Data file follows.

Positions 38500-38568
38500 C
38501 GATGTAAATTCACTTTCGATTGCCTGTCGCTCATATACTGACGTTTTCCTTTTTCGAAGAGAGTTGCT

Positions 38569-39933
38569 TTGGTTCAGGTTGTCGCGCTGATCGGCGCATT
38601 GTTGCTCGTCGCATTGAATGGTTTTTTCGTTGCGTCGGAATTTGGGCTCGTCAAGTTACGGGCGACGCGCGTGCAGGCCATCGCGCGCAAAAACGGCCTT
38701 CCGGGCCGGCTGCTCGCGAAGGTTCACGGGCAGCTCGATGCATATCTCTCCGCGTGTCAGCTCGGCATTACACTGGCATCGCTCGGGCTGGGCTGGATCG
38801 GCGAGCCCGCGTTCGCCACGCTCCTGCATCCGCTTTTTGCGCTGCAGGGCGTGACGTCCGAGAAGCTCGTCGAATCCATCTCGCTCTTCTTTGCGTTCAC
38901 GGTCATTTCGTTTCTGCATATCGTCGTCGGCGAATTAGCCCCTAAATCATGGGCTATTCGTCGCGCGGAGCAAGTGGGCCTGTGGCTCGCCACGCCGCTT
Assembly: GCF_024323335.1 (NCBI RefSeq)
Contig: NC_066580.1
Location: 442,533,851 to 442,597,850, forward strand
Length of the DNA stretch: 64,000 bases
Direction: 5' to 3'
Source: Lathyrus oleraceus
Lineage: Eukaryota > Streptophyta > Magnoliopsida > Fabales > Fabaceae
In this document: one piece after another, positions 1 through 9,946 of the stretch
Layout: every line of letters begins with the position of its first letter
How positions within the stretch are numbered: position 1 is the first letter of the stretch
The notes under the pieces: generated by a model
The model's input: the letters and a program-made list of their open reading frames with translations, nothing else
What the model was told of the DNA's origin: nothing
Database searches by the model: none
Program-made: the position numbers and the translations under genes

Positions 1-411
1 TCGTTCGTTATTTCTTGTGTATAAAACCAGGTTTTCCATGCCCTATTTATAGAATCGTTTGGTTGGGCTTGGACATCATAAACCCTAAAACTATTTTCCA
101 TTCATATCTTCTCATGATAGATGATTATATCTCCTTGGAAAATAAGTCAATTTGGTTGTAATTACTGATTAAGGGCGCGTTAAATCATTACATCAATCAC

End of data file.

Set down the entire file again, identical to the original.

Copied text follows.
Positions 38500-38568
38500 C
38501 GATGTAAATTCACTTTCGATTGCCTGTCGCTCATATACTGACGTTTTCCTTTTTCGAAGAGAGTTGCT

Positions 38569-39933
38569 TTGGTTCAGGTTGTCGCGCTGATCGGCGCATT
38601 GTTGCTCGTCGCATTGAATGGTTTTTTCGTTGCGTCGGAATTTGGGCTCGTCAAGTTACGGGCGACGCGCGTGCAGGCCATCGCGCGCAAAAACGGCCTT
38701 CCGGGCCGGCTGCTCGCGAAGGTTCACGGGCAGCTCGATGCATATCTCTCCGCGTGTCAGCTCGGCATTACACTGGCATCGCTCGGGCTGGGCTGGATCG
38801 GCGAGCCCGCGTTCGCCACGCTCCTGCATCCGCTTTTTGCGCTGCAGGGCGTGACGTCCGAGAAGCTCGTCGAATCCATCTCGCTCTTCTTTGCGTTCAC
38901 GGTCATTTCGTTTCTGCATATCGTCGTCGGCGAATTAGCCCCTAAATCATGGGCTATTCGTCGCGCGGAGCAAGTGGGCCTGTGGCTCGCCACGCCGCTT
Assembly: GCF_024323335.1 (NCBI RefSeq)
Contig: NC_066580.1
Location: 442,533,851 to 442,597,850, forward strand
Length of the DNA stretch: 64,000 bases
Direction: 5' to 3'
Source: Lathyrus oleraceus
Lineage: Eukaryota > Streptophyta > Magnoliopsida > Fabales > Fabaceae
In this document: one piece after another, positions 1 through 9,946 of the stretch
Layout: every line of letters begins with the position of its first letter
How positions within the stretch are numbered: position 1 is the first letter of the stretch
The notes under the pieces: generated by a model
The model's input: the letters and a program-made list of their open reading frames with translations, nothing else
What the model was told of the DNA's origin: nothing
Database searches by the model: none
Program-made: the position numbers and the translations under genes

Positions 1-411
1 TCGTTCGTTATTTCTTGTGTATAAAACCAGGTTTTCCATGCCCTATTTATAGAATCGTTTGGTTGGGCTTGGACATCATAAACCCTAAAACTATTTTCCA
101 TTCATATCTTCTCATGATAGATGATTATATCTCCTTGGAAAATAAGTCAATTTGGTTGTAATTACTGATTAAGGGCGCGTTAAATCATTACATCAATCAC